Please contact us! Matthew has put himself on the line. Come forward, please.

(TO KOTW: Please feel free to deliver this privately if you have the capacity to do that.)

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Guest Paul
another thought..

you say in your  claims that  this type of teacher "has been going on for years" and it was well known. Being that this taping occurred within the first few days of school, Matthew had to have some "previous" knowledge about how Mr. P teaches. Most stundets do not know what to expect fromt heir teachers for the first few days. WHY WOULD HE STAY IN THE CLASS. Why didn't he go to his counselor WITH YOU and request a change. It happens all the time. There are other level 1 history teachers. He didn't because that would be no fun for Matt. This was an absolutely planned scheme. It's truly ashame. I shudder to think about how this child will be treated within the next year and half he is in the school. I can't imagine how any teacher would be comfortable with him in a classroom. Unfortunately matt has been charcterized.

I've told you why, time and time again. Sometimes doing what is right is more important than taking the easy way out. As you're beginning to see from others, serious offenses were taking place, which called out for correction. You may not agree or even like the reason, but that was the reason.

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Please contact us! Matthew has put himself on the line. Come forward, please.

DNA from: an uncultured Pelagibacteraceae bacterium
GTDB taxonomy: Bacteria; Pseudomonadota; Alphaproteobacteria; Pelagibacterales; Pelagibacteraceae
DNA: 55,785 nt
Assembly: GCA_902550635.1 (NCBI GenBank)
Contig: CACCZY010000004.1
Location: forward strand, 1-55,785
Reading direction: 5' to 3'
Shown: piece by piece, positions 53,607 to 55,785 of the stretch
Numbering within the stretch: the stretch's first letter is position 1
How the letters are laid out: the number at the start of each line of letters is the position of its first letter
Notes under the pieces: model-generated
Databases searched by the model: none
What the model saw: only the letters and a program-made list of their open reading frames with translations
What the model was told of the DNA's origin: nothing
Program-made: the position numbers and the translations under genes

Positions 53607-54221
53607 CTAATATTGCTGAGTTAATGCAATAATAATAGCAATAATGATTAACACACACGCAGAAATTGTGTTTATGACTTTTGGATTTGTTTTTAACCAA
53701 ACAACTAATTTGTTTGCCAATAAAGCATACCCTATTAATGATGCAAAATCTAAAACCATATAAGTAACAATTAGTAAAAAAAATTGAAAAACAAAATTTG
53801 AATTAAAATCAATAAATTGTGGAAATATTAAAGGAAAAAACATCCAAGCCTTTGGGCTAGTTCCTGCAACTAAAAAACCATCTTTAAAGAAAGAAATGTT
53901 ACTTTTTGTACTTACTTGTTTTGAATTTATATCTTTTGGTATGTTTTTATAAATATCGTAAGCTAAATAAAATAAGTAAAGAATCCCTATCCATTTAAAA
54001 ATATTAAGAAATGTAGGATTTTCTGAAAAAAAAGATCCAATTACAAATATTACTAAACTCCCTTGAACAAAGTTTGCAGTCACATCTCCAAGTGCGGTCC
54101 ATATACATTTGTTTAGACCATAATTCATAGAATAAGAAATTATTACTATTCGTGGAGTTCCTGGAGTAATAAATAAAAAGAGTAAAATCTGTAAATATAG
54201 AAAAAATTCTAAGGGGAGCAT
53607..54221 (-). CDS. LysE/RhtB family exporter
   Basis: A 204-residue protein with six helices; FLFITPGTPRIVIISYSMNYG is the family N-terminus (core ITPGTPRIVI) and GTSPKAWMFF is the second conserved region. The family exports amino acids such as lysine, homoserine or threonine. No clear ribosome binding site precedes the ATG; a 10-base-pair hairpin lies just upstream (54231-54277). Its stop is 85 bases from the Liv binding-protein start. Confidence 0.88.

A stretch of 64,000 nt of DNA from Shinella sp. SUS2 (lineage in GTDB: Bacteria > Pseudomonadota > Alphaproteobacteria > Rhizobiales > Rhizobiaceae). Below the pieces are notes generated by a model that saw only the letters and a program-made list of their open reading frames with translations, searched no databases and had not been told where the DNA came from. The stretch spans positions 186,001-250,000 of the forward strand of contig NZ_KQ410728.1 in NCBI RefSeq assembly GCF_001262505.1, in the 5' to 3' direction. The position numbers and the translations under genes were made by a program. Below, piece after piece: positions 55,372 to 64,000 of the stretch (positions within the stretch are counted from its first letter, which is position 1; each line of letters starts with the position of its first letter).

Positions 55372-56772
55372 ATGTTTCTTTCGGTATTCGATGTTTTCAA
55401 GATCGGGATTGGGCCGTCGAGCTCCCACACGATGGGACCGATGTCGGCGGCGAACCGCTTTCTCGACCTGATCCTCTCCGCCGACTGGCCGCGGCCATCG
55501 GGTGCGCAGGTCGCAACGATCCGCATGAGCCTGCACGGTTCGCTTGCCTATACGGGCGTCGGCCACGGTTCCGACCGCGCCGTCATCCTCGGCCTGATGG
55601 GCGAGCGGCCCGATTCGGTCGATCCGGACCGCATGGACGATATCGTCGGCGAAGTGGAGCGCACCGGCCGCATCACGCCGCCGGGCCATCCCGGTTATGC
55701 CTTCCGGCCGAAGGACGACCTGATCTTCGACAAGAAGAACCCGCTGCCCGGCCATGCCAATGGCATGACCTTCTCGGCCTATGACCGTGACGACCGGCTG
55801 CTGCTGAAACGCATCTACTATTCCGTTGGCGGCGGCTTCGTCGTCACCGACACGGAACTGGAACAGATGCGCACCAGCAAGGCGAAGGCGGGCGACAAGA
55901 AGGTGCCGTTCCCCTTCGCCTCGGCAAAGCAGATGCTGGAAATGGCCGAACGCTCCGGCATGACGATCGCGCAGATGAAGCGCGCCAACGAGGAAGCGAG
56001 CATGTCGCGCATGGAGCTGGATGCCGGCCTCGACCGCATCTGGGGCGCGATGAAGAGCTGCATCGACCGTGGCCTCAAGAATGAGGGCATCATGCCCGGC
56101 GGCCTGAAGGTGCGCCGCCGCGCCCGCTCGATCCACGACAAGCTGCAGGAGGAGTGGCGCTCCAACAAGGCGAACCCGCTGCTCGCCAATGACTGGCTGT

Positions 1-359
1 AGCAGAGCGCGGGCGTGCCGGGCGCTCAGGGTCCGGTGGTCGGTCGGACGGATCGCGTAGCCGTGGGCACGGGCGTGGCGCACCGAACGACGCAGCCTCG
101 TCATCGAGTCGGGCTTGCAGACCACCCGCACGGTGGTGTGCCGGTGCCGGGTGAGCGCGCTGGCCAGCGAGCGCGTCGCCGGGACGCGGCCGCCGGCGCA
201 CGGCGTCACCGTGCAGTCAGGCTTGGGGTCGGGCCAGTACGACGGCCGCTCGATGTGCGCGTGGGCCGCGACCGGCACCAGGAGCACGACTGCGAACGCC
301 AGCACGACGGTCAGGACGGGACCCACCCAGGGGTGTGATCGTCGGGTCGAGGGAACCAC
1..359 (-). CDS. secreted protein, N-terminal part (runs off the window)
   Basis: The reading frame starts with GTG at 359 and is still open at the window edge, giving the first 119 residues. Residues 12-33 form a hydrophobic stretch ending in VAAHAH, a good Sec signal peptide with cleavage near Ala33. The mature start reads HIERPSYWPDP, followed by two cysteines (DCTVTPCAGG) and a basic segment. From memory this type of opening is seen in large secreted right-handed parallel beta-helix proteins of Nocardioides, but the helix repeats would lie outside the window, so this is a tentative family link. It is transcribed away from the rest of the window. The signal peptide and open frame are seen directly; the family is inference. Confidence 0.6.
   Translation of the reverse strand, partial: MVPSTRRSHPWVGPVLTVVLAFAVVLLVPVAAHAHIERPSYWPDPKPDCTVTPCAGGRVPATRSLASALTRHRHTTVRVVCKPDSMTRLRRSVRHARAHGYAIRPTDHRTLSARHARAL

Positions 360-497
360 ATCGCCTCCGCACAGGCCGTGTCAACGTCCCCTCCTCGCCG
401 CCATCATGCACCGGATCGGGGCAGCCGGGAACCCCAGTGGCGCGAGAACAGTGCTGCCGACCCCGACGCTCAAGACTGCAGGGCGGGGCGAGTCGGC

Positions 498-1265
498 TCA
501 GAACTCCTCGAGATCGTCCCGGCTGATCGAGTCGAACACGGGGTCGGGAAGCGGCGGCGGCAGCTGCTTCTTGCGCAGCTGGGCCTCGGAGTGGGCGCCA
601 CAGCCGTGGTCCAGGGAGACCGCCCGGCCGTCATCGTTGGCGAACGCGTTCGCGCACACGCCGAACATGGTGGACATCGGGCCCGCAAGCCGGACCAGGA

I think you should say...Please Please Please come foward, Matthew is so lonely now, he needs support from people from Kearny! Please help him! Thank Thank Thank you for supporting us...this is a free country you have freedom of speech, but I am so glad that you think like us so we won't have to sue you! Matthew really really really needs friends like you.

ps: Just be careful when talking to the LaClair's, they may record the conversation!

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Guest Paul
Given the extreme nature of the offenses and the obvious intent to persist in this behavior, we concluded that there was no point in taking this to Paszkiewicz. He would have stopped in that class, perhaps, and then persisted in the behavior. Or perhaps he would merely have toned it down. Either way, the conduct demanded that it be reported over his head

Obivious intent to persist.... How do you know that, if you or your son DID NOT EVEN try to talk to him.